From Townsville to Canberra to Cambridge: Science grad to follow footsteps of Stephen Hawking

13 December 2016

... it's been less than 100 years since the discovery of quantum mechanics. I think I am very lucky to live at a time where we can ask and seek to answer fundamental questions.

Bachelor of Science (Advanced) (Honours) student Damon Binder has won a major Australian scholarship that will see him follow in the footsteps of Stephen Hawking when he studies his PhD at Cambridge University next year.

19-year-old Damon is one of the 2017 Sir John Monash Scholars, a scholarship that means he'll be able to go to continue studying a subject that fascinates him - theoretical physics.

"I'm really interested in why the universe is the way it is, why the universe follows simple rules and what these rules are, fundamentally. Using these rules, how can we then predict all of the complex phenomena that we see experimentally, and in everyday life?

"But the mathematical tools we use in fundamental physics, quantum field theories, are really difficult to understand. In my PhD, I will be studying particular types of quantum field theories, trying to deduce their properties, and hopefully this will help us understand problems in the real world."

Damon, who is also an alumnus of Townsville Grammar School, says he's attracted to studying at Cambridge for a few reasons.

"The first is it's the best in the world for theoretical physics. Most famously, Stephen Hawking is from Cambridge. He is the most famous of a large group working on cosmology and general relativity, on quantum field theory and particle physics. It is a very strong department, with a history of important discoveries. I think it would be a great environment to in which to study and research," he said.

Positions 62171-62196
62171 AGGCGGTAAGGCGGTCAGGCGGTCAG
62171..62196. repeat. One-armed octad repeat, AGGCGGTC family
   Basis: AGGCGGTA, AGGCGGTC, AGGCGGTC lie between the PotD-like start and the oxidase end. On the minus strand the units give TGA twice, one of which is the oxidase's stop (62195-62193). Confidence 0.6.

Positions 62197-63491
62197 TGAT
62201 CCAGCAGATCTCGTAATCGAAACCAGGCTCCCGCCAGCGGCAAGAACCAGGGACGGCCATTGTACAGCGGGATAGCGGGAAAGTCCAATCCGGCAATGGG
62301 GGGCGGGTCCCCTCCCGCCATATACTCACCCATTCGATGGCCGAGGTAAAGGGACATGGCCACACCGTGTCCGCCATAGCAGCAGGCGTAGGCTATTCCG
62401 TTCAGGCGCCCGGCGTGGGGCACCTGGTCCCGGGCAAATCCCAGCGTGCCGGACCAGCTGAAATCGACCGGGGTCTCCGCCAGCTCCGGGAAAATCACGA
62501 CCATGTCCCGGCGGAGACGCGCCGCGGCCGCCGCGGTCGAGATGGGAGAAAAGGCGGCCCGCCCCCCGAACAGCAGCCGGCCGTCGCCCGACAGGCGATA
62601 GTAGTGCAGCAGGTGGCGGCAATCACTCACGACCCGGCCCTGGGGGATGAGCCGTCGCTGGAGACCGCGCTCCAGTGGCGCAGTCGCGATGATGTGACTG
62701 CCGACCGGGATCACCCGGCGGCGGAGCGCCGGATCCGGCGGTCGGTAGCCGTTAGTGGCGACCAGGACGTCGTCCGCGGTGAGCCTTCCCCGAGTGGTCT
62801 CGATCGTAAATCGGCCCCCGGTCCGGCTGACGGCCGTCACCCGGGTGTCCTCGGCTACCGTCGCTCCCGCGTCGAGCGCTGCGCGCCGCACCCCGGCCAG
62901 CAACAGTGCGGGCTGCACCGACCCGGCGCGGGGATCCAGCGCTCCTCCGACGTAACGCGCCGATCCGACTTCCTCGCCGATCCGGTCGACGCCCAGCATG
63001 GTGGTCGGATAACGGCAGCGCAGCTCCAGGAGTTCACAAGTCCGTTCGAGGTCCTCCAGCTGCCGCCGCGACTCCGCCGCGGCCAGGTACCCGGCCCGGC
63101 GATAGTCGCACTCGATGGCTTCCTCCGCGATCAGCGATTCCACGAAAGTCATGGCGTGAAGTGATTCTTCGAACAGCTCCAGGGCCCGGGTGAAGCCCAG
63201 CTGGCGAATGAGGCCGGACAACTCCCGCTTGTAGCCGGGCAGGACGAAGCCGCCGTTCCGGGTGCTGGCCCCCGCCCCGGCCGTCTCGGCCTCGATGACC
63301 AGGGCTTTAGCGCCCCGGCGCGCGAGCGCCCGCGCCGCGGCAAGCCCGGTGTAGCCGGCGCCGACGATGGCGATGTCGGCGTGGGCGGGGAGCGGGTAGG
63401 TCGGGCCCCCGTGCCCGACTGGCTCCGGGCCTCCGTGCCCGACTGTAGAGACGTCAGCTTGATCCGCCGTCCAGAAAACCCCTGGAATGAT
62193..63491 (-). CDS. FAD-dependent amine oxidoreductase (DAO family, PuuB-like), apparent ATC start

"Cambridge itself I think is an amazing place to study. It has a long history and has fascinating research not just in physics, but across the board. Moving to Cambridge would allow me to try life at a different institution in a different, and so broaden my horizons."

At the end of his studies, the budding physicist says he would also like to continue the cycle of giving back and help teach the next generation of physics students.

"Our modern understanding of the world is very young - it's been less than 100 years since the discovery of quantum mechanics. I think I am very lucky to live at a time where we can ask and seek to answer fundamental questions. I find it exciting to work on this challenge with like-minded people, to have students to teach, to engage with the public. I think all of those aspects of the job are very important."

The young alumnus, who graduated from ANU on Tuesday 13 December, stayed on campus at Bruce Hall for the entire three years of his undergraduate degree. He says he'd highly recommend the experience of living on campus to new students.

"It's very different to anything I've experienced before - the newfound freedom, you get to live by yourself, of being surrounded by like-minded peers. Every meal you'd go to the dining hall, you'd sit down with seven other 'Brucies'. Some might be your best friends, or they might be someone you've barely talked to before. Regardless of who you are, you're all Brucies, you all sit down and talk and pretty much have conversations about everything and anything."

"You spend so much time with such a great group of people. It becomes your home."

"It is a great environment to share ideas and meet new people. There's the diversity of students as well. Some of my best friends study law, politics or finance. We engage with a really broad range of issues because we are all passionate about a broad range of subjects."